Crowd Sourcing Project Update

by Pat_Marcello

Crowd Sourcing teamThings are really cranking over at our Ning site, which we set up with people who bought Fund the Run a few months back. You may have read my post from last week (Permission Based Email Marketing and a Groundbreaking Experiment, June 8, 2010). If not, check out the story to see what I’m talking about here.

We have 96 people registered in that hub, and here’s where the 80/20 rule really came into play. Of those 96, only about 10 are doing anything.  That’s more like a 96/10 rule, which is not good. In defense of the folks who aren’t involved, though, it was our fault. We sold the product back in April, and then well… the ball was kind of dropped and people just lost interest.  But if any of you are reading this post and remember that you’re part of the Hub, I took over with the action last month and we’re going strong! Come on over and get involved! Crowd sourcing is amazing and we’re making a product about setting up a permission- based email marketing business online with zero cash.

I’ve got people writing articles, making videos, and writing sales materials. All of it is really good! I won’t kid you, I’ve made some edits, and since I want to keep the look and feel “OE,” I’ve taken one of the articles and torn it completely apart. I’m not sure how the writer will react, but the article I got had information that wasn’t quite right on. So, this is someone new to Internet marketing, and that’s cool.

The other issue is keeping the “tone” of the product consistent. Some folks write very formally, but the Internet is conversational. Everything needs to be “you, your, yours,” and as if you’re “talking to a friend.” It’s no different with permission-based email marketing, really. When you’re writing emails, who are you writing them to, right? Your friends. I have a core group in my list that I totally consider friends and who have been with me for years. I care about them, and so when I email them, I’m sending good stuff only, right? Good products. Good information. Like that. So, we want to keep our product that way, too. It’s all about giving our “friends” the best possible information.

Anyway, I’m really loving working with these crowd sourcing folks. They’re energized and excited about getting this deal off the ground. The only issue is that it’s unwieldy — to work with 10 complete strangers that are also strangers to one another. But when you think about it, it’s pretty cool! Crowd Sourcing could be a new way to get things done on a regular basis, if we pull this off, and I every reason to believe that we will!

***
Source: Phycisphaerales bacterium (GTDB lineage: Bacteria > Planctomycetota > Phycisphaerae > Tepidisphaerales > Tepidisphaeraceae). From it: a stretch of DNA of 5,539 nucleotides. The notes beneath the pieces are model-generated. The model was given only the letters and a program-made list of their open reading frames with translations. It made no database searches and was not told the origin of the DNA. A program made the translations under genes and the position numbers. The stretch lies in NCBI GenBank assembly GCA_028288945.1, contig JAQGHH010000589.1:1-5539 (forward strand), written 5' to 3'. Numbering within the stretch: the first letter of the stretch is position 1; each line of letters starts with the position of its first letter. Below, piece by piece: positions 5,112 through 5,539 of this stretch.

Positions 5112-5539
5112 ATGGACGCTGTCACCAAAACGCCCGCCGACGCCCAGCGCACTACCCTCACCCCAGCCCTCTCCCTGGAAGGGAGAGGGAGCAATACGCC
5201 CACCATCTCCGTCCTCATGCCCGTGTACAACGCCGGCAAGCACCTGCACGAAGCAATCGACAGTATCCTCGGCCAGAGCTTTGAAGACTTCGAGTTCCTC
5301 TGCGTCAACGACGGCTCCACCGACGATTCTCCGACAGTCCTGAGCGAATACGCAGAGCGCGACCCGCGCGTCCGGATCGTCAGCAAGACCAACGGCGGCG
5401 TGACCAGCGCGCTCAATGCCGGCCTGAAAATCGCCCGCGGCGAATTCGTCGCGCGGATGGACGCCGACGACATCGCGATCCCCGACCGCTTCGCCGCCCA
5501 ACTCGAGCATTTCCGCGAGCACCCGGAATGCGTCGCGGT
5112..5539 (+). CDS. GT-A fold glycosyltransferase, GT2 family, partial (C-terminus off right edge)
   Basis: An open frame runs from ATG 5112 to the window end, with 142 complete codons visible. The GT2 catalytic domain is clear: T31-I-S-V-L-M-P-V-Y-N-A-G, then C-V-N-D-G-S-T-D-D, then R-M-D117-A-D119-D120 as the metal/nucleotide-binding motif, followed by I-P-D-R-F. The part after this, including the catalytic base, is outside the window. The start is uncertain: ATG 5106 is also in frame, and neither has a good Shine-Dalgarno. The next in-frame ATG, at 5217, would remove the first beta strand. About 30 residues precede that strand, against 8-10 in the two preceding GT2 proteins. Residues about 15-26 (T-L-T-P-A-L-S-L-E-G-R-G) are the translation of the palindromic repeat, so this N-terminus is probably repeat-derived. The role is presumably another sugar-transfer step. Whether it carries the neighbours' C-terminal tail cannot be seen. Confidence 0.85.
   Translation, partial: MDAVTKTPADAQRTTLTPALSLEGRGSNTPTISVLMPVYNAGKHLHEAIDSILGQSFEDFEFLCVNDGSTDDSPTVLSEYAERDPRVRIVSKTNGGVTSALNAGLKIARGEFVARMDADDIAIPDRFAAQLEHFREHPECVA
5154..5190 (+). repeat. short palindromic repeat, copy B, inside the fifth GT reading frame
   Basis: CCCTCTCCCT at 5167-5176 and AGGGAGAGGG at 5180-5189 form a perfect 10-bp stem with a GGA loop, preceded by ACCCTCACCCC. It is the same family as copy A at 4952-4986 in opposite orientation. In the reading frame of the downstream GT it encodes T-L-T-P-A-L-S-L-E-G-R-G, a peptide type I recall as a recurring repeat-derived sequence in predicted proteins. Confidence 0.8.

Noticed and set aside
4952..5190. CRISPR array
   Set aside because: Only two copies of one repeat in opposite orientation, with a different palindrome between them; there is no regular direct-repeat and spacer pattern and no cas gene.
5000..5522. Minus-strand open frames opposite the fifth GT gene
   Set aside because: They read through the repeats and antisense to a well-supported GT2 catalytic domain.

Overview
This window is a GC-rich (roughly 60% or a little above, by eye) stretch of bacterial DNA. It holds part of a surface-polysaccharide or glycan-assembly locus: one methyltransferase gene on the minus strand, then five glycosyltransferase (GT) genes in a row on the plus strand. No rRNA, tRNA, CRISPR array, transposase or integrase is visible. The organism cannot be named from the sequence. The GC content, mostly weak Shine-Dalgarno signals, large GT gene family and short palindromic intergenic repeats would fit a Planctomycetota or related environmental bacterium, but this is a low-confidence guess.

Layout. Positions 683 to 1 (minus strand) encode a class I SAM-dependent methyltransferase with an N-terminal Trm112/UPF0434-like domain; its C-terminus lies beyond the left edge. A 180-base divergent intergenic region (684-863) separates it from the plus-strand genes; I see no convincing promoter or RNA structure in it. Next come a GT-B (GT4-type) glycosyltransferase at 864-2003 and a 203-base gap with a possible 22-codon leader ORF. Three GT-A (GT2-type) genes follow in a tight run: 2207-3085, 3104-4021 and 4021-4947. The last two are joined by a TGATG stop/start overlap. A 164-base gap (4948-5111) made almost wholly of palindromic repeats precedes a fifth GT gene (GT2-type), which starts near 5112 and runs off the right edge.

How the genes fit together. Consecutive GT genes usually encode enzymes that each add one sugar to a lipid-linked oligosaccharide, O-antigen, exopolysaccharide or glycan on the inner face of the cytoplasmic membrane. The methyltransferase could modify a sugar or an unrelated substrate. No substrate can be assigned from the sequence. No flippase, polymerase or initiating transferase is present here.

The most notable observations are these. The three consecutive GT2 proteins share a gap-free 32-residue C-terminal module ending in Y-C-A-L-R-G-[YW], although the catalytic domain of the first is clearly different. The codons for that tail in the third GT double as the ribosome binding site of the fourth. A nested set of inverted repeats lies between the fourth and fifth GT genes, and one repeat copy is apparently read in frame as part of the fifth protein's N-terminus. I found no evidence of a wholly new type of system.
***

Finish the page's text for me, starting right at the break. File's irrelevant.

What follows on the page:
The fun part is that we have people on several different levels of experience. One guy, Dan Stanley, is writing copy for us, and he’s highly experienced. He was a Black Diamond Mastermind member in the ListBuilding Club, and he’s doing some awesome work.

Another member of the team is Daniela Testolini, and she’s a professional when it comes to video. She’s making them all! I really thought I’d have to do that part, but she’s amazing! I’m really excited about those, too. Dennis Shanley is helping her by doing some of the legwork in getting the presentations done.

Glenna Garcia has also been great about writing articles. She’s done a whole series on social marketing, and it’s great. I’m working on adding screen shots and making these articles really be step-by-step, but her basic instruction is very good. The funny part here is that Glenna did a bunch of client support for a good while, and I didn’t even realize it was the same Glenna! Duh. It’s great to be working with her again.

Bernie Meyer did a good article on article marketing and his native tongue isn’t even English!  Yet he still came up with a solid article, and I was appropriately  impressed.  I can’t imagine writing an article in anything but English, so he’s way ahead of me. 🙂

And then, we have our volunteer proofreaders and it’s just amazing. I have to admit. When Tellman first told me about crowd sourcing he was so excited. He does that. He learns about something new and then, his enthusiasm is just electric.  Yet, I wondered how difficult it would be to make crowd sourcing work. Hmm… Finding out first hand here.

What I’ve learned:

  1. When people are enthusiastic about something, that’s the time to move.
  2. When it comes down to doing the work, most people will hide.
  3. When you find good folks, who have a good work ethic, and produce… you take care of them.

And finally, when you have a good team and a good product to create, have fun doing it.  Believe me, I am. In fact, this is some of the best fun I’ve had while working online. Watch this blog for updates. Maybe crowd sourcing can work for you, too.

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